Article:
Consider this comparison: at Clinton and Yeltsin’s first meeting in 1993 in Vancouver, Clinton offered $1.6 billion to help a Russia whose territory extends through 11 time zones. Compare that to the proposed $1 billion we’re offering tiny Georgia today. Clinton’s offer fell tragically short of the mark.
From 1993 to 1997, beyond supporting IMF infusions, the United States provided just $4.7 billion in direct assistance. Not only was American assistance to Russia long on rhetoric and short on impact, but hundreds of millions of those funds went into the pockets of American consultants, planners, and advisors who went up the learning curve over and over again even as billions more of IMF funds were stolen by the then ruling elite of Russia. Only pennies actually reached the Russian people.
Not only did we fail to influence the course of Russian reform, we actually created an anti-American backlash in reaction to our hyped and their dashed expectations. In adopting an arrogant and uncaring policy toward Russia, we forgot that it took a U.S.-Russian partnership to end the Cold War. We forgot that a country with a continental territory, vast national resources, and a proud people could never be counted out.
In George W. Bush’s first term, things got further off track quickly and disastrously. Clinton had expanded NATO to Poland, the Czech Republic, and Hungary. Bush then expanded the trans-Atlantic alliance to Latvia, Estonia, and Lithuania, former territories of the Soviet Union itself. The Russians protested, as they had the first expansion of NATO. We told them they had nothing to fear from this latest enlargement because it was not aimed at them.
We reiterated that it was just the inexorable march of democracy. Besides, what could they do about it? We were powerful, and they were weak. And to demonstrate our power, Vice President Cheney went to Lithuania, on Russia’s doorstep, in May 2006 and gave a provocative anti-Russian speech.
After September 11, the first world leader to telephone President Bush was the new president of Russia, Vladimir Putin. He offered sympathy and solidarity. And, at the United Nations, Russia supported the blank check resolution to go after al Qaeda and the Taliban — a resolution that allowed us to take all necessary steps in Afghanistan in response to 9/11. Without Russia’s active support, China might not have come on board. On top of that, the Russians facilitated the flow of supplies in our efforts to organize anti-Taliban factions in Afghanistan, and suggested other ways that we might further our efforts there based on their bitter 10-year experience in the same country.
Putin even approved of the United States using military bases in former Soviet Central Asia to aid in our efforts against the Taliban. For this help, Bush showed his gratitude by abrogating the ABM Treaty — the treaty that in Russian minds had ratified Russia’s status as a superpower — and by seeking to make those bases in the Stans a permanent part of the United States’ global base architecture.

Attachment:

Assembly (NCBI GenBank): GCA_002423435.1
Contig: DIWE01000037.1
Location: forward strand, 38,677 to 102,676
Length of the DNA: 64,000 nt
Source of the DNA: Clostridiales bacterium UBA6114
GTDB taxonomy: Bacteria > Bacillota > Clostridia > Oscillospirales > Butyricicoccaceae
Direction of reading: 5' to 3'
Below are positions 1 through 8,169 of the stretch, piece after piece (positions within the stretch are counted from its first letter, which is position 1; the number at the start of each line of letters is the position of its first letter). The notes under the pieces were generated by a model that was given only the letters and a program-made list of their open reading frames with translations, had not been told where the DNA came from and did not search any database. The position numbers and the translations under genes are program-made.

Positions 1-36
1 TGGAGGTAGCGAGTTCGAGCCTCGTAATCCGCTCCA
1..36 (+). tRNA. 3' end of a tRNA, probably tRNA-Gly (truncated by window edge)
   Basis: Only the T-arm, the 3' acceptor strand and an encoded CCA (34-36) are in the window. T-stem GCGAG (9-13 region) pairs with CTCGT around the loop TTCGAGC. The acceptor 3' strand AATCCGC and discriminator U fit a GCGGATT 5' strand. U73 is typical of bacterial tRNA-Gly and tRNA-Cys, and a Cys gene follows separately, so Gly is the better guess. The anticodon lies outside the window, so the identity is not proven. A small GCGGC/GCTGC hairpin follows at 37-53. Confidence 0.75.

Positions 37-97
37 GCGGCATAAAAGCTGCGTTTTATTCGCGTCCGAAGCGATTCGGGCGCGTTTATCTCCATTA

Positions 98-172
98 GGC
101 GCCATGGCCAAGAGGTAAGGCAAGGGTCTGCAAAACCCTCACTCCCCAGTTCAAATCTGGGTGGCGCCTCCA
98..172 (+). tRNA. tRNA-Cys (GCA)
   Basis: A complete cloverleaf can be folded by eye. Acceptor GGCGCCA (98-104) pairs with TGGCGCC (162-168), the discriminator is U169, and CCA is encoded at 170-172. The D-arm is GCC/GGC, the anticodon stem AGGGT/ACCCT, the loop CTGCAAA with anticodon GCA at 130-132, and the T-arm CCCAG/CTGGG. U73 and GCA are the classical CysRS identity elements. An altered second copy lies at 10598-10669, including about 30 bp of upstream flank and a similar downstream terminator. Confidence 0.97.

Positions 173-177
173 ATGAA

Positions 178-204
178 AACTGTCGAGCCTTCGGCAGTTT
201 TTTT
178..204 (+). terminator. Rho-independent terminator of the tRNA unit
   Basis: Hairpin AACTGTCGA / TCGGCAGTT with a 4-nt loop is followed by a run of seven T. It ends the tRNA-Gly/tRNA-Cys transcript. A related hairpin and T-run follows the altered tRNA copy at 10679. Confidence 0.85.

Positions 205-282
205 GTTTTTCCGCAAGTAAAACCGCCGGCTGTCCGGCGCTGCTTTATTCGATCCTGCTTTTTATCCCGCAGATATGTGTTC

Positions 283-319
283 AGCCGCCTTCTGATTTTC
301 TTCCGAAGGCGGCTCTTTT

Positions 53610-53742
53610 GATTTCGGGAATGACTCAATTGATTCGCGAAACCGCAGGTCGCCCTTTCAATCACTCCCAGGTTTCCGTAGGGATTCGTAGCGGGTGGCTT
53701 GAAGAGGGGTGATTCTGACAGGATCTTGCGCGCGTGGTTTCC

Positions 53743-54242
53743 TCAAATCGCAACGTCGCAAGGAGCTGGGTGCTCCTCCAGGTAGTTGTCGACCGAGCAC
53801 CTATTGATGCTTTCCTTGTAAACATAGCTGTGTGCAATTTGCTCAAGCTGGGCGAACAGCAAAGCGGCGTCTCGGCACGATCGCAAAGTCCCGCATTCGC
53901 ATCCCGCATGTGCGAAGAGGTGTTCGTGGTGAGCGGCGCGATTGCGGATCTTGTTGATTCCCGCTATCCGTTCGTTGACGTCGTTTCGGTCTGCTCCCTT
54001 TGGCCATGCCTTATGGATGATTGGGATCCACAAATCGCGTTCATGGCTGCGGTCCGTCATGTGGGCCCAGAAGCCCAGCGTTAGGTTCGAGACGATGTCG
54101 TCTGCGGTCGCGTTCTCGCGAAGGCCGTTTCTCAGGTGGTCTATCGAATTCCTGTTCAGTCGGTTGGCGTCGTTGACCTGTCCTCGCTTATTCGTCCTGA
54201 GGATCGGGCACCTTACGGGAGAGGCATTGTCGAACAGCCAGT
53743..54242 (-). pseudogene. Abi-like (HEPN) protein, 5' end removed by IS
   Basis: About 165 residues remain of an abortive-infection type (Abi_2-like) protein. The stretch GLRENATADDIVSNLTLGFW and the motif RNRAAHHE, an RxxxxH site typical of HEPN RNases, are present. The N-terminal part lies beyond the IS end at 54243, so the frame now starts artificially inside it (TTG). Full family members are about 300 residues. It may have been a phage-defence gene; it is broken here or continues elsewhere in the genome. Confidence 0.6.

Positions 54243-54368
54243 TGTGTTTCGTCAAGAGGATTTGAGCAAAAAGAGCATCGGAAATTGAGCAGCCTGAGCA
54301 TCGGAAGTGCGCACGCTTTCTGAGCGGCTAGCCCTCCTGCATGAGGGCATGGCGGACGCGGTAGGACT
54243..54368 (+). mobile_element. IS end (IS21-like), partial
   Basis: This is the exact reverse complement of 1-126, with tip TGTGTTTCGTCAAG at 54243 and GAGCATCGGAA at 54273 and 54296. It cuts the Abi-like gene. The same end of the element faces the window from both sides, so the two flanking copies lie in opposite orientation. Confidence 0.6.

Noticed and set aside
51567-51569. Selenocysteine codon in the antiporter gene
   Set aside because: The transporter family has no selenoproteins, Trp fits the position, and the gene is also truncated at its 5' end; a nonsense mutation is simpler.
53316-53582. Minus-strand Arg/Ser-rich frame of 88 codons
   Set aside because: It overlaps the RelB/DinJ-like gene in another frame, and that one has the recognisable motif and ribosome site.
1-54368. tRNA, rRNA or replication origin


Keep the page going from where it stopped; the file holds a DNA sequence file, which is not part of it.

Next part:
The next mistake came when the Bush administration decided to place components of a missile defense radar system in Poland and the Czech Republic. We told Russia the shield wasn’t aimed at them. When the Russians pointed out that the radar covered about 40 percent of their territory, we protested that the shield was meant only to protect Europe from Iran — even though Europe hadn’t asked for the protection, and even though Iran had no nuclear weapons.
And then came Kosovo independence. The Russians strenuously objected to it. A moment of walking in their shoes would tell you why. Russia has more than 100 ethnic groups — Chechens being among them. Many are regionally concentrated. Naturally, the Russians were fearful of a precedent being set for ethnic separatism throughout their vast country, but especially in the perpetually boiling Caucasus. Such separatism, like that pursued in Kosovo, could turn the map of Russia into something that looks like Swiss cheese. The Russians vociferously objected in meeting after meeting as the proposed independence day approached. All we had to do was to keep the existing autonomous arrangement in place and not insist on total separatism.
But we didn’t. Finally, the Russians (partially contradicting their earlier statements) said that if we went ahead with Kosovo independence, they would begin to look for where they could apply the principle that we were establishing — specifically mentioning South Ossetia and Abhazia, two provinces of Georgia which, ever since the dissolution of the Soviet Union in 1991, had wanted independence due to deep ethnic hatred for Georgians.